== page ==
Success builds success. Stopping to celebrate and acknowledge great work, outcomes and key contributors is essential in building employee loyalty and long term engagement. Encouraging the expression of gratitude and appreciation from all levels within an organisation is a powerful propellant for future success.

We all influence the culture of our workplace, regardless of the position we hold within them. We all ‘run onto the field’ when we turn up to work each day and when we all play our position we can create successful and amazing places to work.

I would love to hear more about your thoughts on the critical elements of workplace culture.

Margot – The Career Diplomat[vcex_divider style=”solid” icon_color=”#000000″ icon_size=”14px” margin_top=”20px” margin_bottom=”20px”][vc_single_image image=”126″ border_color=”grey” img_link_target=”_self” alignment=”none”]If you would like to know more about how to engage your teams and grow your workplace culture, please contact Margot directly on margot@talentinsight.com.au or +61 3 9866 3842.[vcex_divider style=”solid” icon_color=”#000000″ icon_size=”14px” margin_top=”20px” margin_bottom=”20px”][vc_single_image image=”88″ border_color=”grey” img_link_target=”_self” alignment=”none” link=”http://talentinsight.us3.list-manage.com/subscribe?u=961a17dac8287c94458c7983d&id=f81e0aac65″]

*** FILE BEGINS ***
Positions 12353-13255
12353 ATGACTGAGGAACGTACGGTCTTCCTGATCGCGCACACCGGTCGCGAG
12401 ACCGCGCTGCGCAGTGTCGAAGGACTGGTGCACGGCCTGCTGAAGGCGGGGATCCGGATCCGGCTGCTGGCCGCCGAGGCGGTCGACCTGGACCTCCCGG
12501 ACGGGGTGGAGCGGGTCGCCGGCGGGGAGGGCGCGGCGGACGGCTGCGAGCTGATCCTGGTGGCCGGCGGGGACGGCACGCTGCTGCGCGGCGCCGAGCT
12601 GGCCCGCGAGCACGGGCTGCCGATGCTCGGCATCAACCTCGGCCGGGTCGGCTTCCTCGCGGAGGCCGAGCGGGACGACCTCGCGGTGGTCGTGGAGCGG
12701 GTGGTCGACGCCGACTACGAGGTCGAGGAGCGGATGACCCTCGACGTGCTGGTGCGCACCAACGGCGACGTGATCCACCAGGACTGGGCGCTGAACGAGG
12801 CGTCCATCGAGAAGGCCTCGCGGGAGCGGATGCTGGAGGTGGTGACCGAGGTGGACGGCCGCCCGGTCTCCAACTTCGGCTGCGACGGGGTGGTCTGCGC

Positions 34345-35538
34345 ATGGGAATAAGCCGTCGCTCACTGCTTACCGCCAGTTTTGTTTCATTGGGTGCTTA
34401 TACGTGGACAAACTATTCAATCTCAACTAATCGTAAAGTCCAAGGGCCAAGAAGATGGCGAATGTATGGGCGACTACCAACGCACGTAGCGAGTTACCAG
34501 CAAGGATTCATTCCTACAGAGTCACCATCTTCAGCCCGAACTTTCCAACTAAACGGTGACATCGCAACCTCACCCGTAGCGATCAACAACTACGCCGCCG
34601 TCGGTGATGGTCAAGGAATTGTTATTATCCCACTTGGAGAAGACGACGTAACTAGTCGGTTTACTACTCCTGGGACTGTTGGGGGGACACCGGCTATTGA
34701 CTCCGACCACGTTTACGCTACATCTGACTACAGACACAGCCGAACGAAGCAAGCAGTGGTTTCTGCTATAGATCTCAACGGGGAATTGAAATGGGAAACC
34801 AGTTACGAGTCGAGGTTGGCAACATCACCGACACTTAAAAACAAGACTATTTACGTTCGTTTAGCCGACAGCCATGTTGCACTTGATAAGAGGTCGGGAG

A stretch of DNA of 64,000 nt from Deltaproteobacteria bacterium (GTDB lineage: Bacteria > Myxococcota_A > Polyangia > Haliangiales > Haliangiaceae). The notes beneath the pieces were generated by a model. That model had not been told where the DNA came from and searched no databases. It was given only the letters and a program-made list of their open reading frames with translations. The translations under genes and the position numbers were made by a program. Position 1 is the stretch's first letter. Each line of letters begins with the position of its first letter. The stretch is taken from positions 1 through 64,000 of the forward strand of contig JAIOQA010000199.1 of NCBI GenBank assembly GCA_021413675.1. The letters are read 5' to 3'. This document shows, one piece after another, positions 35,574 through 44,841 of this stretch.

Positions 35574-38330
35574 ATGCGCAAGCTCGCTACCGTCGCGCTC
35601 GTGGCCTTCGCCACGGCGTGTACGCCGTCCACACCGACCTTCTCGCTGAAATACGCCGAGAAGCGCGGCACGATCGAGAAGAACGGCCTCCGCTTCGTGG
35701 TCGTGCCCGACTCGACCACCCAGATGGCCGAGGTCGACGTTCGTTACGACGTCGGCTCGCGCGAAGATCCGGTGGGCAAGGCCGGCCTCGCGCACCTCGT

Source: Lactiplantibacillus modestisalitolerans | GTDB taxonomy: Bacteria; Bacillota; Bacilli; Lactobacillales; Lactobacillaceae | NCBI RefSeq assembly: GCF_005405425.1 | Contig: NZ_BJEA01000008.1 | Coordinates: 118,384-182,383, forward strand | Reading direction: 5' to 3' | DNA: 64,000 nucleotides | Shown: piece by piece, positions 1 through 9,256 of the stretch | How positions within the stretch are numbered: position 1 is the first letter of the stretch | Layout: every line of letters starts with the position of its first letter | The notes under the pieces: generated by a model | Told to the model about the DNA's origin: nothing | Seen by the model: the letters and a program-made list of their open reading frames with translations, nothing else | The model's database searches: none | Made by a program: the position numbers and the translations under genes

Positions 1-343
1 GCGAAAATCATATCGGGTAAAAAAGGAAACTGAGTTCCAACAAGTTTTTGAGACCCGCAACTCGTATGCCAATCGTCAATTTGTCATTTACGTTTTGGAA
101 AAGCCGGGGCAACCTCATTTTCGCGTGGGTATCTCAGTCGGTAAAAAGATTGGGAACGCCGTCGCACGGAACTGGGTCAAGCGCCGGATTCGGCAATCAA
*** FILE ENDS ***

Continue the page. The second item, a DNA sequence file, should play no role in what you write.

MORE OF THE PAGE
2 Responses

  1. Lindsay says:

    I have found that appropriate and relevent communication will invariably produce the desired result regarding workplace culture, particularly during times of mergers / acquisitions when some staff may feel vulnerable and unsure of their value within the new entity.

    • thecareerdiplomat says:

      I agree Lindsay. Communication is always key and definitely needs to be given extra consideration during times of change when staff feel that their roles are at risk or they are unsure of how their contribution is regarded.